I debated as to whether or not this was something I wanted to share on my blog, but I’ve decided that as a lifestyle blogger, I’m devoted to staying true to what that means. Lifestyle: my life, my story, and anything else that happens along the way. Since today is International Women’s Day, I decided it was the perfect opportunity to share a little more about the strongest woman I know, my sister, Emily.
My sister is a big part of my story. My lifestyle would be completely different if I had a typical sibling, but I don’t, and that’s perfectly fine by me. I have never been ashamed or embarrassed to talk about my sister, and I have never tried to conceal the fact that my sister is different.
I feel that acceptance of people with special needs starts with their siblings and friends stepping out and sharing their stories and publicly expressing their love and support for these individuals. You post pictures with your best friends for the world to see, don’t these people deserve the same kind of acknowledgment? The answer is yes.
I have already introduced her a little bit here, but that was back in October, so today, I’m going to tell you a little more about my sister, Emily, what it’s like to live with a person with special needs, what special needs are in general, and you how you can be more accepting.
Another reason I decided now would be the perfect time to share more about her with you all is because it is Disability Awareness Month in Indiana, which is Emily and I’s home.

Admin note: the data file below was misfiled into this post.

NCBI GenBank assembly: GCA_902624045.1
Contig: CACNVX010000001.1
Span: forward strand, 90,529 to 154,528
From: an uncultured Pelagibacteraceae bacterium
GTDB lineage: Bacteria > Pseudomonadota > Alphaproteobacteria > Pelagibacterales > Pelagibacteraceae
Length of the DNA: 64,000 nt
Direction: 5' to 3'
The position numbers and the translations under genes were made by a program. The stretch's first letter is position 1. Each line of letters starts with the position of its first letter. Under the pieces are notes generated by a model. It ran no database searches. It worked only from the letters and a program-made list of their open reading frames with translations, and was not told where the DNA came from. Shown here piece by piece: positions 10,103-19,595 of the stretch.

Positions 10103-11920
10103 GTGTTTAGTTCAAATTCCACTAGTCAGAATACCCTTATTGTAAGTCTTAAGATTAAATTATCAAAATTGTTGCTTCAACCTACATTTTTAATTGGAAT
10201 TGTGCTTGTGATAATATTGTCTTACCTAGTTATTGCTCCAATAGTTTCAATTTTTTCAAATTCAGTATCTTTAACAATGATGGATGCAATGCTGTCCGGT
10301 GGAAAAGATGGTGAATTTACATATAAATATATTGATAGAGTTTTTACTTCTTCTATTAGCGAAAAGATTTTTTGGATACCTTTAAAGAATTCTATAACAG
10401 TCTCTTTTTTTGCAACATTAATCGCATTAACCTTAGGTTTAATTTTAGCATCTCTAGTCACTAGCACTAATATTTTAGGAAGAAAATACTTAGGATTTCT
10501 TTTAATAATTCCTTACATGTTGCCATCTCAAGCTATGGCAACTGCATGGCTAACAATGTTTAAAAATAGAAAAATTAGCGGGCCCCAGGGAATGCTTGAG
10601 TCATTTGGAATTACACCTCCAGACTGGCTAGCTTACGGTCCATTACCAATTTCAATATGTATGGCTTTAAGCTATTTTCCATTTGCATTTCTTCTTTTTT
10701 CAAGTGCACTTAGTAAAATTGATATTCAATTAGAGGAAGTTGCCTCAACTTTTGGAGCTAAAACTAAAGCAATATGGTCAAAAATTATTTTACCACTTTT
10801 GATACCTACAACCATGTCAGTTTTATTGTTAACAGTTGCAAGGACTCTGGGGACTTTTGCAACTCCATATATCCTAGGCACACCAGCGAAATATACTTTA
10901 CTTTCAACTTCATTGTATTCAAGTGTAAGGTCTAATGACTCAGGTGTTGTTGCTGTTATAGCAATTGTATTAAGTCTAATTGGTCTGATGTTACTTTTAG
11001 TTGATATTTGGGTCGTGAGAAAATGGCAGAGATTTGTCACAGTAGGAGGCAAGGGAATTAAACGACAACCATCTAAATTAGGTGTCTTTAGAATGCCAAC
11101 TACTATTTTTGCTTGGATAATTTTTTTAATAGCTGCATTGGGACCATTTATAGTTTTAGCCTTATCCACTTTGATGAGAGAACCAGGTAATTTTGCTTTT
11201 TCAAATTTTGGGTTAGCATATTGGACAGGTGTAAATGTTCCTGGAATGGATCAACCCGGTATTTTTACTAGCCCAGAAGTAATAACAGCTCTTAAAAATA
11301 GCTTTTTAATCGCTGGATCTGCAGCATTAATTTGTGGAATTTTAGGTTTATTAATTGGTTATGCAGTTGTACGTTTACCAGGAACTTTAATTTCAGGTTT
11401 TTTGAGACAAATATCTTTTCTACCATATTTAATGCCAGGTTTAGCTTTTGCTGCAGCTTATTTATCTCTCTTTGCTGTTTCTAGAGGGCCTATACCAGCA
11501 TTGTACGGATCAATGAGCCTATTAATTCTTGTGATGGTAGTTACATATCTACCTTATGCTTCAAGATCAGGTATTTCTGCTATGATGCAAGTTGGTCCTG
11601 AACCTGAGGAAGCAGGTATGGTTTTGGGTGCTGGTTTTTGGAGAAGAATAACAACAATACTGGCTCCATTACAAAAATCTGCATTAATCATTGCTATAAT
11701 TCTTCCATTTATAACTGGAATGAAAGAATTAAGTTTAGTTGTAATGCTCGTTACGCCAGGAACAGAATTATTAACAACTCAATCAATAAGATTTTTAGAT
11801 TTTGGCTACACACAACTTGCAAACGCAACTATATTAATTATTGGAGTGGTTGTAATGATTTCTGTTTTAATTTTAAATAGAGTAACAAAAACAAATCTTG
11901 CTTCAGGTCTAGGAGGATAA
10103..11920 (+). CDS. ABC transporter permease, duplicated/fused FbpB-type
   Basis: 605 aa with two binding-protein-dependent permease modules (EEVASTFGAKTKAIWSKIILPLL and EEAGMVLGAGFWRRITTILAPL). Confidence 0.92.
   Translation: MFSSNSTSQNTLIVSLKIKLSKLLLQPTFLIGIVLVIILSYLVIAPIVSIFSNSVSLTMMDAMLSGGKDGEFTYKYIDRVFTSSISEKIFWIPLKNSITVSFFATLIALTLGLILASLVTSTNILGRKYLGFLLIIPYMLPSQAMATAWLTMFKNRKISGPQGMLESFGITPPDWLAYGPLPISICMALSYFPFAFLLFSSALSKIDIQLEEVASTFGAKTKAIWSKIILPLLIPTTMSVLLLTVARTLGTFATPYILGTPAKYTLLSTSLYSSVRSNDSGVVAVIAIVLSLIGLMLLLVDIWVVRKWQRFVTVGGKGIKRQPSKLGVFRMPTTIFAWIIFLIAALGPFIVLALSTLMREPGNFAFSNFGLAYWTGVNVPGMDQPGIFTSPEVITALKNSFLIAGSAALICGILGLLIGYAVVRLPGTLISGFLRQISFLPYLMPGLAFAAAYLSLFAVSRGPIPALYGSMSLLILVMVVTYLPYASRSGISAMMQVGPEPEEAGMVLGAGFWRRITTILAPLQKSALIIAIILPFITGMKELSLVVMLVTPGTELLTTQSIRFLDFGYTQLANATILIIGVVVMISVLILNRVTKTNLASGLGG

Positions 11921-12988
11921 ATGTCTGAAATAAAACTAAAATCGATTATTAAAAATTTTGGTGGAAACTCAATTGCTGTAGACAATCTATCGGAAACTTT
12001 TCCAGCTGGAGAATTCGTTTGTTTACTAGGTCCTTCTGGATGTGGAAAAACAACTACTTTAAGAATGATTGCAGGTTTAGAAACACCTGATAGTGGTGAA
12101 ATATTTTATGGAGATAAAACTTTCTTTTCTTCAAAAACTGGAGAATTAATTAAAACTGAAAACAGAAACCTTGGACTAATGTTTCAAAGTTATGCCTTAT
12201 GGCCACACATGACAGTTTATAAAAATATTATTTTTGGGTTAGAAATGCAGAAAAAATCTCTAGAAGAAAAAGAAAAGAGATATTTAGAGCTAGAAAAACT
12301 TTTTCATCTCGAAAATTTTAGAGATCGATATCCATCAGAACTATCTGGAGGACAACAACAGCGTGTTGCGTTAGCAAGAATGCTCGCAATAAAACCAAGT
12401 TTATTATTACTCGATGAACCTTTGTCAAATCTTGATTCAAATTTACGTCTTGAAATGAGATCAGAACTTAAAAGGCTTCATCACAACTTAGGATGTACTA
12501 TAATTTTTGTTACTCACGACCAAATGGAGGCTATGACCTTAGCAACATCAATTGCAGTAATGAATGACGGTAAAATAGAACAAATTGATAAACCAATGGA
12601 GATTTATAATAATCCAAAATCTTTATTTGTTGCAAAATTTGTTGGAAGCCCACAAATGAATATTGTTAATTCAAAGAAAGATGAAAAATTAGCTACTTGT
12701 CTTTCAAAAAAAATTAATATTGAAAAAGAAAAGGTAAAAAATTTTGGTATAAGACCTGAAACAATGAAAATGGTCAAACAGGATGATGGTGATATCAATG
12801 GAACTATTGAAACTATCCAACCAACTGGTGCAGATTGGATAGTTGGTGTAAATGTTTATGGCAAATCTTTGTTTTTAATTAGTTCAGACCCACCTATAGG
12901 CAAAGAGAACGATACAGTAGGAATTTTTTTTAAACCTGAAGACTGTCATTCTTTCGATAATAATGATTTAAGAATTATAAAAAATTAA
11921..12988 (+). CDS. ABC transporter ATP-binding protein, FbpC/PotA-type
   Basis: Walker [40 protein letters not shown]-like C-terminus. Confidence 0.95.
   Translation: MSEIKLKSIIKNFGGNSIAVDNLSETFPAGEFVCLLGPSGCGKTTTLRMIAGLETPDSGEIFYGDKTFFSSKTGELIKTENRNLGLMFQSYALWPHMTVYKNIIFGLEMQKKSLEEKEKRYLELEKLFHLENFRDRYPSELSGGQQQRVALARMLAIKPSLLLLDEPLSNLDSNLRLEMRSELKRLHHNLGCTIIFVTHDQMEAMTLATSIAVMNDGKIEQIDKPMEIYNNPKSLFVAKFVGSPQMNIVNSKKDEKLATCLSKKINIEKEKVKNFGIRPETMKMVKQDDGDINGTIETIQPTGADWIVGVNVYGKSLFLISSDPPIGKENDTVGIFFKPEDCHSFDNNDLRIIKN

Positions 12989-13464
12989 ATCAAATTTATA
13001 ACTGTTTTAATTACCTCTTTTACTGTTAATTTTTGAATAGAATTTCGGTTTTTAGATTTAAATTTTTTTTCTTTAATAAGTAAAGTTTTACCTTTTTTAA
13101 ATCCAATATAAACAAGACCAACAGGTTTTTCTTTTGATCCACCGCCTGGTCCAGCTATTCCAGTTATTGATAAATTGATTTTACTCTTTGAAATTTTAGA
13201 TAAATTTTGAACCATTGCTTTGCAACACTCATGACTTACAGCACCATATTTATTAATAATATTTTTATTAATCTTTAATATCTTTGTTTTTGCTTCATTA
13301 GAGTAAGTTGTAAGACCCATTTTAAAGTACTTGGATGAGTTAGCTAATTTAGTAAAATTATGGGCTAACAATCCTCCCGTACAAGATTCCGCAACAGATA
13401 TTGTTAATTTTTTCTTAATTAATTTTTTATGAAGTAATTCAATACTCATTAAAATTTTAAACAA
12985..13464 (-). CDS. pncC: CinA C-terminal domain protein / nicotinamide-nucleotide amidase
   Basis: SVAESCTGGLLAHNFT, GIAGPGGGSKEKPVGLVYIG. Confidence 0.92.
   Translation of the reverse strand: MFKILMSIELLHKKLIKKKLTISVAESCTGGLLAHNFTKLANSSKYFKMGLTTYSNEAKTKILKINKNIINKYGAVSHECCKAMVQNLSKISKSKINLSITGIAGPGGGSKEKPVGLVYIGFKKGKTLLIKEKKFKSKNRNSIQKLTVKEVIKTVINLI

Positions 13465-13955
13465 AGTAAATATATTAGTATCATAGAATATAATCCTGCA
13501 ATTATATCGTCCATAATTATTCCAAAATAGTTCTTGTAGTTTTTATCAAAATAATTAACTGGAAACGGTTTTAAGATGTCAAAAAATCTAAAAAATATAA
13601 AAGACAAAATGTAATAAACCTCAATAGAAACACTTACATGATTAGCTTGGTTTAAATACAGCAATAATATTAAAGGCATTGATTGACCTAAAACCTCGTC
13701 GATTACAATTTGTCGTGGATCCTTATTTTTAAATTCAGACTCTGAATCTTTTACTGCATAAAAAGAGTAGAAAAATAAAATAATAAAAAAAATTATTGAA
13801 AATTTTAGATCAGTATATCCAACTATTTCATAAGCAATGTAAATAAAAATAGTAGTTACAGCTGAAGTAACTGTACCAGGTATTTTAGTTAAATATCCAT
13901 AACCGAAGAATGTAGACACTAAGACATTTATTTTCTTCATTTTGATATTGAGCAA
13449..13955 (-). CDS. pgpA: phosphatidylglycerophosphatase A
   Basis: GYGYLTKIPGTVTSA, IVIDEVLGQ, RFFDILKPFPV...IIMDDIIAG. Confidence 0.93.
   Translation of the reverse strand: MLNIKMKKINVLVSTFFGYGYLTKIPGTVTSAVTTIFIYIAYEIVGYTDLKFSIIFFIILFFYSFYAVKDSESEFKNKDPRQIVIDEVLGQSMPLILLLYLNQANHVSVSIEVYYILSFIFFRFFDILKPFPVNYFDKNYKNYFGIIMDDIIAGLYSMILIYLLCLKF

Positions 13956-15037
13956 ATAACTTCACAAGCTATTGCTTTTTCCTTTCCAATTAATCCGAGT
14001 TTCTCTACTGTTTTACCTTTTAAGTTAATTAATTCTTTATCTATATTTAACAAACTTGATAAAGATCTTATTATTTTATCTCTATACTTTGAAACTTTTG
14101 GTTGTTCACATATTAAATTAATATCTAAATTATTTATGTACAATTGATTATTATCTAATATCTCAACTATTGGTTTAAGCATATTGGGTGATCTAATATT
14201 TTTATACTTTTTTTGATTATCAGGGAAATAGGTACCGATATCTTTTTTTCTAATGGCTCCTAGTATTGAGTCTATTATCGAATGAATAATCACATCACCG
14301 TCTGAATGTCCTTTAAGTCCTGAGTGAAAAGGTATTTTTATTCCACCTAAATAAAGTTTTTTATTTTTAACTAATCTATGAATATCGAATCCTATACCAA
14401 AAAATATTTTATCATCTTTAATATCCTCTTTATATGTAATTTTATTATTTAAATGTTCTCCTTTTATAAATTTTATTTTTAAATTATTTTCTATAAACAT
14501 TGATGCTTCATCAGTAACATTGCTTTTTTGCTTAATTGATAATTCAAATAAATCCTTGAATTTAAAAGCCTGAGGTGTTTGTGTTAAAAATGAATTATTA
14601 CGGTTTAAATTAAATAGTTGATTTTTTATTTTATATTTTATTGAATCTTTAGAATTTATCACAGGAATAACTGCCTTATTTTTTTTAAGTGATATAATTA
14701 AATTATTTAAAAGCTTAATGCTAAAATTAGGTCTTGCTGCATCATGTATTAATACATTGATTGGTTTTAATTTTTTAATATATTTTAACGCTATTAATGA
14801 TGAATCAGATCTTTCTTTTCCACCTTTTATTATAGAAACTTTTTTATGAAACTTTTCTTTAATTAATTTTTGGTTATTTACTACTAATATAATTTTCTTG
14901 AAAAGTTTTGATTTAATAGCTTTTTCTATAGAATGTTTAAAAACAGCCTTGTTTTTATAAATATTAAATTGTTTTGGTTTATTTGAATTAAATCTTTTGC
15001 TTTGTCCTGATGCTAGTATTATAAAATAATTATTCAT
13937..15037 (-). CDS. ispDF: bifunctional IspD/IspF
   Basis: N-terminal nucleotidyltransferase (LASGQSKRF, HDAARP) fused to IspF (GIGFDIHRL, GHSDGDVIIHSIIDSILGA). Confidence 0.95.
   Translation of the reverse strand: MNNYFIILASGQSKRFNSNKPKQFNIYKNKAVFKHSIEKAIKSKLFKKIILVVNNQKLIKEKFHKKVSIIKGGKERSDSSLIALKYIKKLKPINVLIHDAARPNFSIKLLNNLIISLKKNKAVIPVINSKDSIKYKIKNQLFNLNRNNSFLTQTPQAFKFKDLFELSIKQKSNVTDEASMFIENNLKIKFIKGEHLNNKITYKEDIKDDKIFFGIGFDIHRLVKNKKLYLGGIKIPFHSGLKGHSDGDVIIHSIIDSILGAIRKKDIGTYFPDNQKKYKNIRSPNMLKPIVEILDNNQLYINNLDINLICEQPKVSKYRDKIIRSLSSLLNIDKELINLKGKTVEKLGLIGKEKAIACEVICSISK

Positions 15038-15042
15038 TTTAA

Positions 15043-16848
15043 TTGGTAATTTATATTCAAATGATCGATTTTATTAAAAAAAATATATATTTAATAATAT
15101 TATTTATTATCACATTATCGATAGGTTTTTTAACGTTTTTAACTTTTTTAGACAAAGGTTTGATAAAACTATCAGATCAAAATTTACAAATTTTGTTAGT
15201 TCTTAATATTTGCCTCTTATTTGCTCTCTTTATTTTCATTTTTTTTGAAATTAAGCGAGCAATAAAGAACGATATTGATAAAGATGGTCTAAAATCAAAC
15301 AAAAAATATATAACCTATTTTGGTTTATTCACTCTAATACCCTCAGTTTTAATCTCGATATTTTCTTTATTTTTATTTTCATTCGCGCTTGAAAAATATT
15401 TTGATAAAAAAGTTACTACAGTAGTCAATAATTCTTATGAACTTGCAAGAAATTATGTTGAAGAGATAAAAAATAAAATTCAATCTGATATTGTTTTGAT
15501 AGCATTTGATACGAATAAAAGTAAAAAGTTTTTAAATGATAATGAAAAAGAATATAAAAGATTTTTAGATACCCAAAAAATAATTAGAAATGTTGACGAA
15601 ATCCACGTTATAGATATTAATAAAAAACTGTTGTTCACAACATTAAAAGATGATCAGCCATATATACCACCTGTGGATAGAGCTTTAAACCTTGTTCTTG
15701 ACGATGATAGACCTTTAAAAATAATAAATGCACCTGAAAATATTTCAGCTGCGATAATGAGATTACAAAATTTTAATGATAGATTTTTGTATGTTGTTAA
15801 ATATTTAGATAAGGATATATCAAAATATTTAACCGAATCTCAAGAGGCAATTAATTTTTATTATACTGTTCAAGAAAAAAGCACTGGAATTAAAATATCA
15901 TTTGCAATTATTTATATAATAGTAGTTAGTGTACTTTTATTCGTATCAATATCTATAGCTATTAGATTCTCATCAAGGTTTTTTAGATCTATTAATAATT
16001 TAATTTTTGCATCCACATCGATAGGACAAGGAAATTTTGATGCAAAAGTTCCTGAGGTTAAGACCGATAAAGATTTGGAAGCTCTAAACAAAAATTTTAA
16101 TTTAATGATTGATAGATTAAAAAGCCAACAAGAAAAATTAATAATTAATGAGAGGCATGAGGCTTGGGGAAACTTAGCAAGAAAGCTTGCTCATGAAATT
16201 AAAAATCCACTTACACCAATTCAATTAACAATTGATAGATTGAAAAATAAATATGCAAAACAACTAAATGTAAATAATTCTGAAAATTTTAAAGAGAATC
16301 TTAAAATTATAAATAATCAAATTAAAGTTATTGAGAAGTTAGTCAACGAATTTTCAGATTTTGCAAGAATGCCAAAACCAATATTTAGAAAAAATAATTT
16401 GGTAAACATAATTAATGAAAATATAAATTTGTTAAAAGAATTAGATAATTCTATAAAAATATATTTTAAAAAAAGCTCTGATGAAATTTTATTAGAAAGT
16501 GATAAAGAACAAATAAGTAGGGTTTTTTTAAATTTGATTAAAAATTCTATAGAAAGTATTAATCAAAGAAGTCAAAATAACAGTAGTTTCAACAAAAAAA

For those of you who don’t know, special needs is another way of describing someone with disabilities. My sister has Down Syndrome and Autism; Those are her disabilities. She is not a typical person, but that’s okay because she’s an extraordinary person.
First things first, she is NOT stupid. She may be a little slower with some things, but she is extremely intelligent (more than she likes to let on) and incompetent should be the adjective farthest from your mind when describing her. She can do several things on her own, but many things like tying her shoes and brushing her teeth, she can’t do by herself.
In many ways though, she is very much like you and me. She is twenty years old, she loves listening, singing, and dancing to music, she enjoys watching TV in her free time, and she loves food (especially bread and french fries, I mean, who can’t relate?). She also has the most beautiful smile in the world and an extremely contagious laugh.
Now that you understand her personality a bit, we need to address what makes her different. These are things that people just need to understand. Down Syndrome is a genetic disorder, also known as Trisomy 21. She has an extra chromosome that you and I don’t have, which means that person can have mental and physical struggles that typical people don’t have. She was born this way and there is no cure, it’s just who she is and there is absolutely nothing wrong with having Down Syndrome.
However, my sister was not born with Autism, but most people aren’t. My sister was diagnosed with Autism when she was three years old, right around the time I was born. My parents took her to the doctor when they started noticing some things. Up until my sister turned three, she was a typical kid with Downs. She played with her toys as toys are supposed to be played with, she would count to ten and sing her ABC’s, make eye contact with people, carry on small conversations, and address people by their names. The most important thing about all those things was that she talked.
One day my sister slowly stopped making eye contact and started shaking her toys instead of playing with them like other kids do. Most toys she lost interest in. She was no longer as responsive and had a harder time making eye contact. The worst part of her diagnosis was that she dropped speech altogether. She is now what we call nonverbal. I am now seventeen years old and I have never heard my sister talk.